Revised social studies syllabus for secondary schools: Hot-button issues featured in textbook

Ms Marilyn Lim from the Education Ministry, who led the development of the revised social studies syllabus.
Ms Marilyn Lim from the Education Ministry, who led the development of the revised social studies syllabus.PHOTO: DIOS VINCOY JR FOR THE STRAITS TIMES

SINGAPORE - A Facebook post written by Prime Minister Lee Hsien Loong about his views on interaction with foreigners here is now featured in a new social studies textbook.

So are topical issues that are debated in the media, but rarely or never discussed in social studies previously.

 

The new upper secondary social studies syllabus affects students taking the O- and N-level exams from 2017, including this year's Secondary 3 cohort. It has been revised to place greater emphasis on promoting active citizenship and critical thinking, with examples that are more topical for students.

Here are some examples from the new textbook:

1. Nimby (Not in my backyard) syndrome

The Nimby syndrome is cited as an example of "unequal sharing of costs", a challenge faced when deciding what is good for society.

The textbook noted that when public facilities such as new expressways are built, some residents living nearby may think the facilities are needed, while others may want these built further away so they need not bear with the inconveniences, such as traffic noise.

2. Little India riots

The authorities' involvement in the riot in Little India in 2013 is cited as an example of how the Government maintains order in Singapore.

While the textbook mentioned the "swift actions" of the authorities, it also noted that an investigation found that the Home Team could be strengthened, with improvements in communication, for instance.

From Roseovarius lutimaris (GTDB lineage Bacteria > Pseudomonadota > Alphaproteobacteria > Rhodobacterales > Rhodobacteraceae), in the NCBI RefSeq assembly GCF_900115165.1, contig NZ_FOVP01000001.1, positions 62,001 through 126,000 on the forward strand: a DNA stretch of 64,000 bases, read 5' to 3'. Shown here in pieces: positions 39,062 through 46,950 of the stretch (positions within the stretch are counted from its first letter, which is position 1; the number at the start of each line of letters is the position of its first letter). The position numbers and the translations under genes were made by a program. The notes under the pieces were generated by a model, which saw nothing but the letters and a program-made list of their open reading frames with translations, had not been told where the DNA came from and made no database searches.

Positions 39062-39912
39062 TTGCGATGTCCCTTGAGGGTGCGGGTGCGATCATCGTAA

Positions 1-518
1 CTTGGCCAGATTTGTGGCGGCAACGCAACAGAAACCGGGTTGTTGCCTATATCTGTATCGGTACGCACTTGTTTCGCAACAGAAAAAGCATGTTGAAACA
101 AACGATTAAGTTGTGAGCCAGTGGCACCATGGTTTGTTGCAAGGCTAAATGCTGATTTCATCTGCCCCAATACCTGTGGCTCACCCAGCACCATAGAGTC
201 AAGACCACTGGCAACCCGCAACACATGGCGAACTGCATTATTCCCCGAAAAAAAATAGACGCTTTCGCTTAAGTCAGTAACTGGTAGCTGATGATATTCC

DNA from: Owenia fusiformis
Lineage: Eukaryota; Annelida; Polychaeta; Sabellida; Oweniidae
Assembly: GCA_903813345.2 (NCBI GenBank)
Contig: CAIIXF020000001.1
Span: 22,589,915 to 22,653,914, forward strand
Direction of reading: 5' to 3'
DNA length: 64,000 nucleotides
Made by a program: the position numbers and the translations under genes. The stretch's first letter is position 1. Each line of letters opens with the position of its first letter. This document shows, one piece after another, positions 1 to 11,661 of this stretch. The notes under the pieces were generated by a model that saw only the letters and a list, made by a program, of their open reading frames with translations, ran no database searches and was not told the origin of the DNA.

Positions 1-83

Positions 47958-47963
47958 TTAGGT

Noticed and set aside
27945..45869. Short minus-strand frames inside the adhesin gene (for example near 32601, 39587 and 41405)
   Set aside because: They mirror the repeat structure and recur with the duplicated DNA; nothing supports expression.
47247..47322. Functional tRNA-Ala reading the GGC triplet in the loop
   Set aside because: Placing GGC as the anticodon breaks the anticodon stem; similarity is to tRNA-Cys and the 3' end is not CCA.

3. Harassment of organisers of Philippine Independence Day celebrations in Singapore

PM Lee’s Facebook post in 2014 about this incident is featured in the textbook.

In April that year, some netizens had lambasted organisers of the event, saying that they did not want it to be held at the planned venue of Ngee Ann City.

Mr Lee, in his post, wrote that Singaporeans should be “generous of spirit” and “treat people in Singapore the way we ourselves expect to be treated overseas”.

4. Debate over need for official poverty line in Singapore

Besides discussing racial and religious diversity in Singapore, the textbook also discusses people's different socio-economic statuses.

In a textbook activity, students are asked to study different sources - from a minister, a blogger, a researcher and a news report - to understand different perspectives on whether Singapore needs a poverty line.

5. Protest held in 2013 against Population White Paper 

A section in the textbook discusses the challenges of living in a diverse society, such as greater competition for resources with the inflow of foreigners into Singapore. 

It features a photo of a crowd protesting in Hong Lim Park in 2013 against the Population White Paper.

The paper detailed plans the Government was making to prepare for a population parameter of 6.9 million by 2030 but this sparked an uproar among citizens about the lack of consultation.

6. Our Singapore Conversation

Participative citizenship is featured more prominently in the latest textbook.

The "Our Singapore Conversation" (OSC) is cited as an example of the role of individuals in influencing government decisions.

The OSC, which ended in 2013, was a national-level conversation in which citizens gave feedback and shared their dreams for Singapore.